John Legend, is an American soul singer, songwriter, and pianist. He has won six Grammy Awards. Born John Stephens, Legend was a child prodigy who grew up in Ohio, where he began singing gospel and playing piano at the tender age of five. Legend left Ohio at 16 to attend college in Philadelphia, and it was there that he first found a larger audience. Not yet out of his teens, Legend was tapped to play piano on Lauryn Hill's "Everything Is Everything" in 1998.
After completing college, he moved to New York, where he began to build a loyal following playing in nightclubs and releasing CDs that he would sell at shows. He also became an in-demand session musician, playing and occasionally writing for a wide array of artists, including Alicia Keys, Twista, Janet Jackson, and Kanye West.
It wasn't until West signed the young talent to his new label that he adopted the Legend name with 2004's Solo Sessions Vol. 1: Live at the Knitting Factory. Get Lifted, his first studio album, was released later in the year. On the strength of enduring single "Ordinary People," the album reached the Top Five of the Billboard 200. This led to three Grammy Awards: Best R&B Album, Best R&B Male Vocal Performance, and Best New Artist. Once Again, which peaked at number three on the Billboard 200 and number one on the R&B/hip-hop Albums chart, followed in October 2006. Live from Philadelphia, sold exclusively at Target stores, was a successful stopgap release that predated October 2008's Evolver.
Question: How did you find your way into the music industry?
John Legend: Well I’ve been working in music and I’ve been playing since I was as kid. But in the industry itself, the first record I ever played on that was a major record was Lauryn Hill’s album, The Miseducation of Lauryn Hill, back in 1998. I was still in college at University of Pennsylvania. I had a friend who was a friend of Lauryn’s and she introduced me to her. This was after the success of The Score by the Fugees. And so Lauryn was a big star, and everyone was anticipating her solo album. And I went to the studio with them one day and just hung out, and she heard me sing. I played a couple of songs for her, and she thought I sounded good and wanted me to play piano for the track she was working on. So I did it, played on it, and she liked what I did, and she kept it on the album. The song was called “Everything Is Everything”, which was a pretty big hit back in ’98, ’99, and I was just really proud to be part of such an important album.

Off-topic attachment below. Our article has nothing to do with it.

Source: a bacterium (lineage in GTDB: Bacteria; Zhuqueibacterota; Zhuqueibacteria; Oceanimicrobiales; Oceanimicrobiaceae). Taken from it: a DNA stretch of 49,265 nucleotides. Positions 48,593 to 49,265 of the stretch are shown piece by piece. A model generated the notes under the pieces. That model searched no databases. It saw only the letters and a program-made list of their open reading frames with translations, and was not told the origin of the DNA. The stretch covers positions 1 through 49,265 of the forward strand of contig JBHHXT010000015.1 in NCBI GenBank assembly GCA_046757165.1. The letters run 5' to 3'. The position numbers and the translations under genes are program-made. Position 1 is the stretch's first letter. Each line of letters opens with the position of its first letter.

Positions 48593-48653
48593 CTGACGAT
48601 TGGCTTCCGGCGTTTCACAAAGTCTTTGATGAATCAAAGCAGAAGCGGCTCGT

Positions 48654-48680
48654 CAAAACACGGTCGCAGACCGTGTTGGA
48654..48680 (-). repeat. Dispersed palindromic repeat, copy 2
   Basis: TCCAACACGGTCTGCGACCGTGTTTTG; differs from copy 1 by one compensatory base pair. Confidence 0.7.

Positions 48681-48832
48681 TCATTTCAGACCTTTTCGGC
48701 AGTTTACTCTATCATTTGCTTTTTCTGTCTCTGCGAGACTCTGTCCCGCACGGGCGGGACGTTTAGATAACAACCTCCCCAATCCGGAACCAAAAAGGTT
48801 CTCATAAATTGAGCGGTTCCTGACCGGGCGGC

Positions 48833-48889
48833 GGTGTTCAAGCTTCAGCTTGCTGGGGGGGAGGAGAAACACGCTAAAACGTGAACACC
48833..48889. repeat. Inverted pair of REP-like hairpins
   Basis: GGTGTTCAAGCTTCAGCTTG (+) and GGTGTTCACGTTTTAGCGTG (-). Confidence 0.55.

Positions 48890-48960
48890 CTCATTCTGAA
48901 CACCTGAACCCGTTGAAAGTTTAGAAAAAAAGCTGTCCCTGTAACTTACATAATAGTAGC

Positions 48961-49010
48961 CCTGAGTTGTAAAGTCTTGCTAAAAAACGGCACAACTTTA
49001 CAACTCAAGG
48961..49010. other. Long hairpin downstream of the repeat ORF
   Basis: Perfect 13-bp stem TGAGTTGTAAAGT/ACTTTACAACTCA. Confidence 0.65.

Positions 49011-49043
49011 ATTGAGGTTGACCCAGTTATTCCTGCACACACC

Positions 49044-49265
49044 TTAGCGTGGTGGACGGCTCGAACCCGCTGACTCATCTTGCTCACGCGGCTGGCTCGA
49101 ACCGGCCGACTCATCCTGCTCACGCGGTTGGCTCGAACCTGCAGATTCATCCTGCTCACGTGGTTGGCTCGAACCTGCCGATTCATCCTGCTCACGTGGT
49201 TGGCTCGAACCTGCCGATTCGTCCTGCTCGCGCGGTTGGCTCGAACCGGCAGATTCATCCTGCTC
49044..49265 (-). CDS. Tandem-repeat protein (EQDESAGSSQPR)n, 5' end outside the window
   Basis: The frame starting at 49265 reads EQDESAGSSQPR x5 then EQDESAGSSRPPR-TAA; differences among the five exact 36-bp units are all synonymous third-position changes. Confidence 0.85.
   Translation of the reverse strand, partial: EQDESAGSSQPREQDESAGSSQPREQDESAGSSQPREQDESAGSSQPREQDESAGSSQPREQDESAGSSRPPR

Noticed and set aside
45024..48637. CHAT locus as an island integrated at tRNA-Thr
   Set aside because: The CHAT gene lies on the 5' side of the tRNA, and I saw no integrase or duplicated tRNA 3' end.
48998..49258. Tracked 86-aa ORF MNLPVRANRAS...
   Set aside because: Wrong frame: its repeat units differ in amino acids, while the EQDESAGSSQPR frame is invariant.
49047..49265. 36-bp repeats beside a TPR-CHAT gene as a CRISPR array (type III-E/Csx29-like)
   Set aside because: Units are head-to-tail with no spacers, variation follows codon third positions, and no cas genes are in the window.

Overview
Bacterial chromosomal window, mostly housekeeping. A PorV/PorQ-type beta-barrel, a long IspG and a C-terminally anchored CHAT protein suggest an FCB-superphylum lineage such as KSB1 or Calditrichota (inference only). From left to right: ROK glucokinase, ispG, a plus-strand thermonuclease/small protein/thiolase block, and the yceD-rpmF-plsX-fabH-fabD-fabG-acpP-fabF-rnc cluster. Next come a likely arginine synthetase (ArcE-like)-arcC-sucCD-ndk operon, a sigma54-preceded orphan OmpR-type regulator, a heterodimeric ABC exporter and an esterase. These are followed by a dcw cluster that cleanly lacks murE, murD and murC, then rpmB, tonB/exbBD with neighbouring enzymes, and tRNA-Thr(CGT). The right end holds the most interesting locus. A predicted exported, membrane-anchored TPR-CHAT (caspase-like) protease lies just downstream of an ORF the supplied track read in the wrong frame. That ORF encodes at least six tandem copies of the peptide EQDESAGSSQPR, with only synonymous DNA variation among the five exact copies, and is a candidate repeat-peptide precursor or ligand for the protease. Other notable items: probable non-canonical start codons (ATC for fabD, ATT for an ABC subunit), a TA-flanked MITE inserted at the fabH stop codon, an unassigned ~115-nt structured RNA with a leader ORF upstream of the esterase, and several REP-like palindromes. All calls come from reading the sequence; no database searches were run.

And that was my first entry into the big time, the big leagues of the music business. But it was just a session. I just played the piano and that was that.
As I progressed as a writer and as a singer, I worked with different producers – some in Philly, some in New York – and I put a couple different variations of my band together, and I just kept trying to get a record deal. I would play at local clubs in New York and Philadelphia, sometimes Atlanta, sometimes D.C., just trying to get some buzz and building an audience. And it kept building and building.
A couple years into me living in New York, I met Kanye West who at the time was still an unknown producer from Chicago who had just moved out to the East Coast. He is the cousin of one of my good friends, DeVaughn Harris, who is also a producer and one of my classmates from college.
And we started working together, Kanye and I, and I think that was the biggest difference-maker in my career. When I started working with him, his star was just starting to ascend and I kind of hitched onto that. And his ascension really helped me get noticed by the right people, and we made some really cool music together, him and I, on his project, and also on my own project and other people’s projects like Slum Village, Alicia Keys, Jay-Z.
All these things were happening before I got a record deal, and they were helping me get the buzz and the energy around my project that I needed to get a record deal. And finally in 2004, I signed with Sony through Kanye’s imprint, and I released my first Album, Get Lifted, in December of 2004.
Recorded on: Jan 29, 2008